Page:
Species Profile: Mustela vison – American Mink
Scientific Name: Mustela vison
Common Name(s): Mink
The mink differs from other similar species like weasels and stouts by its larger and stouter frame. Mink have a long, sleek body about two feet long with short, stubby legs, a long neck, small ears and eyes, and a long, thick tail. Coloration in mink vary from brown to black fur with white fur on its chin and throat. The mink’s fur is soft and thick, and it is covered with oily guard hairs, which make the mink’s coat waterproof. Since the mink spends most of its time in the water, its thin and tapered body and slightly webbed feet help it swim quickly through the water.
Mustela vison can be found throughout most of the United States and Canada.
American mink are known to be fierce predators, and they defend themselves from other predators like coyotes, bobcats, and birds of prey. They have developed ways of avoiding predation such as their secretive nature, coloration, agility, and limiting most of their activity between dusk and dawn, when their coloring makes them less visible. The American mink is a carnivore that feeds on smaller rodents, fish, crustaceans, amphibians, and birds. It kills vertebrate prey by biting the back of the head or neck, leaving canine puncture marks. The American mink often kills birds, including larger species like seagulls and cormorants, by drowning. In its natural range, fish are its primary prey.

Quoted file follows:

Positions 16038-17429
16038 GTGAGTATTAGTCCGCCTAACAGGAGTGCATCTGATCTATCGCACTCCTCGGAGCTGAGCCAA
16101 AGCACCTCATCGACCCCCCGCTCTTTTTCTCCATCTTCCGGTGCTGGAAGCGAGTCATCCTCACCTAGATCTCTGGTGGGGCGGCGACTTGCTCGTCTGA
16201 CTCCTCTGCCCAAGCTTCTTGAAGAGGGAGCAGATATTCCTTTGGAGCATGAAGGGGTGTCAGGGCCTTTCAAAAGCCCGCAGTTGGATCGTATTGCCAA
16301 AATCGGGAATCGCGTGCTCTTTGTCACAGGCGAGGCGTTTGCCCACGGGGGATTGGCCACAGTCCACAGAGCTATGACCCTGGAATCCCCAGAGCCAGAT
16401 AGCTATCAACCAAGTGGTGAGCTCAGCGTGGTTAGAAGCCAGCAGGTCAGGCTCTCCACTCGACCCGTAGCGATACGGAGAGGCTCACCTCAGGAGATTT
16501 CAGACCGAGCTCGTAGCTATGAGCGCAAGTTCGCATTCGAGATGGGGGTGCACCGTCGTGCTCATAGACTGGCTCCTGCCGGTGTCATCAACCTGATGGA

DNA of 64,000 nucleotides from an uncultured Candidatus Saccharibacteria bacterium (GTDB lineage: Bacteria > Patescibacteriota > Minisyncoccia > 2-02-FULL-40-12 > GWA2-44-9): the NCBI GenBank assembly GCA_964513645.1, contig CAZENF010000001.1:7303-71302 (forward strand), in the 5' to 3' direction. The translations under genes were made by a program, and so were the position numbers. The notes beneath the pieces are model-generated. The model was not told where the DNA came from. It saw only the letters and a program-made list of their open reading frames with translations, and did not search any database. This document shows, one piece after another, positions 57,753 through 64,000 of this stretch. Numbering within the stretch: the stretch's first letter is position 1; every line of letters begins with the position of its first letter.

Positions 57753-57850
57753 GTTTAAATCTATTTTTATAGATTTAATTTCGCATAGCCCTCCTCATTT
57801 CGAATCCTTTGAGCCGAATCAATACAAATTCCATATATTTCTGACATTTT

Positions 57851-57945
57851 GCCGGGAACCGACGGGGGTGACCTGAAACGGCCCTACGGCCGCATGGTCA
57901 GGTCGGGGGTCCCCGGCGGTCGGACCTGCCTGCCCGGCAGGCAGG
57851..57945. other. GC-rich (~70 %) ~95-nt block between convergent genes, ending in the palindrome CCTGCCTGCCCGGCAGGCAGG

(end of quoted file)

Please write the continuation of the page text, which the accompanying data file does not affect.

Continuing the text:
After mating in winter, female mink give birth to litters around April or May. The litter size can range from one to eight, with each newborn weighing less than half an ounce. Young are weaned at six weeks, but they do not become independent until ten weeks. Staying with their mother until fall enables the young to learn how to escape predators and catch prey. Once the young leave, they must establish their own territories, because mink are solitary and territorial animals.
Although American mink are hard to catch, they were among the most frequently trapped furbearers. They are also commercially farmed. Mink are legally trapped from early November to early April, when their pelts were in their best condition.
Here in Bella Vista, mink are common and can be found around all our lakes and along Little Sugar Creek. They can be seen frequently along the shores of Loch Lomond, and near the walking bridge of Little Sugar near the Walgreens.